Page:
Happy Birthday, John L’Heureux, born 26 October 1934.
- I try to explore the shape of mystery that lies behind the few things I know. (via)
- Young writers often confuse dialogue with conversation, under the assumption that the closer you get to reality, the more convincing you sound. But dialogue is not conversation. Dialogue is a construct; it is artificial; it is much more efficient and believable than real conversation. Just as fiction itself distorts reality in order to achieve a larger truth, so dialogue eliminates all the false starts and irrelevant intrusions of real life in order to reveal character and move the encounter toward a dramatic conclusion.
- Plot does not simply move with time, but spreads out conceptually in metaphorical space.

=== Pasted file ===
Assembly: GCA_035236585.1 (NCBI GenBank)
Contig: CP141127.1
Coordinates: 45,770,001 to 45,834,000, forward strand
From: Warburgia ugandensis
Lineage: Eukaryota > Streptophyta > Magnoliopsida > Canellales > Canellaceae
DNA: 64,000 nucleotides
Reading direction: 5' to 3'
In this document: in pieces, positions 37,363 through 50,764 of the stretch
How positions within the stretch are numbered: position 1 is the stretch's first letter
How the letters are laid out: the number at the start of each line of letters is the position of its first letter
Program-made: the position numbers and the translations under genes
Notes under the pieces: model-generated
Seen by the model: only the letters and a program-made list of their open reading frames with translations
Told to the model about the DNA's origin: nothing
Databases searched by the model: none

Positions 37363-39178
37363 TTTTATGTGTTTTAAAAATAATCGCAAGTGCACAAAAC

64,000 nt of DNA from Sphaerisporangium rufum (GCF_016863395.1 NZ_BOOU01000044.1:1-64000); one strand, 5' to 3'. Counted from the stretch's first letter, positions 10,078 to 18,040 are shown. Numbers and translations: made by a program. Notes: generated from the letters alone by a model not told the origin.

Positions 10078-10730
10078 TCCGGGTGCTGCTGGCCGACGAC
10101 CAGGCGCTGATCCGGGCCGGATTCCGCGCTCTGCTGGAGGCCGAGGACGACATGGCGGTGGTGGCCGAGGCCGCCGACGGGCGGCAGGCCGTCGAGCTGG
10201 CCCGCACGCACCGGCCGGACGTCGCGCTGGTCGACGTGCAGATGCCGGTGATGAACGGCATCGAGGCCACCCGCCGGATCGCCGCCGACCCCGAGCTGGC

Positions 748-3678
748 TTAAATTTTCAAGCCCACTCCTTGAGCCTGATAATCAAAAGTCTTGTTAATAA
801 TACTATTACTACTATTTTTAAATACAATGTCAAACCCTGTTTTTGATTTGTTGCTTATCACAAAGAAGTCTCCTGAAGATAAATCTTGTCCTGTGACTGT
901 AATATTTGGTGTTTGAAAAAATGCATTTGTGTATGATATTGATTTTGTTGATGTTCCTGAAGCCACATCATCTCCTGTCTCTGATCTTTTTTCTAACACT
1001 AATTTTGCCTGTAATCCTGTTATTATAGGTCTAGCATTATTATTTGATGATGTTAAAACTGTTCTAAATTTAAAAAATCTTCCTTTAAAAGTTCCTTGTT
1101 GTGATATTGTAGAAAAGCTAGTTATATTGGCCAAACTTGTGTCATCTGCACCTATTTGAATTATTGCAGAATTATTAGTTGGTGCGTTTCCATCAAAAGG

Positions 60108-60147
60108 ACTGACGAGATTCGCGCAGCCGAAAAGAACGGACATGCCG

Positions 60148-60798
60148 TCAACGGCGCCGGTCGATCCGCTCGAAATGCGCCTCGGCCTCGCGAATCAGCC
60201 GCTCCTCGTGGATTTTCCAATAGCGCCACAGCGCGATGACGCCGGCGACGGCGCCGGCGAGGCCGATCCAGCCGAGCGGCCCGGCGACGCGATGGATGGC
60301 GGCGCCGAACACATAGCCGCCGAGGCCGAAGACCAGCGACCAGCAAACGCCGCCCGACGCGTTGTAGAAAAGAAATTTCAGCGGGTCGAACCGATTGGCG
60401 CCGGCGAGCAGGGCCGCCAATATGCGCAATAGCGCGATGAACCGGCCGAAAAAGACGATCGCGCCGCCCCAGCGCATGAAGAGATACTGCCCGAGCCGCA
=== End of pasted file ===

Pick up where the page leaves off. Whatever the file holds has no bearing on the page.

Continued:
- You must get beyond divertissement, sketch, anecdote, the interesting moment. You must get to the mystery of human personality. What is the line of the story that leads us to a point where we see or intuit something we haven’t before?
- A short story is a writer’s way of thinking through experience… Journalism aims at accuracy, but fiction’s aim is truth. The writer distorts reality in the interest of a larger truth.
- Nothing on earth in fiction is less interesting than characters under the influence of alcohol.
- Obscenities are too often used for shock value, as a kind of shorthand for real expression of emotion. You’ve got to scale down your monstrosities. A scream is not a discovery.
- Using language like jungle growth isn’t the solution to telling a story.
- A story is about a single moment in a character’s life when a definitive choice is made, after which nothing is the same.
John L’Heureux is an American writer and professor of English. He was staff editor and contributing editor for The Atlantic and is the author of sixteen books of poetry and fiction. His works of fiction include The Miracle, Having Everything, The Shrine at Altamira, and A Woman Run Mad.
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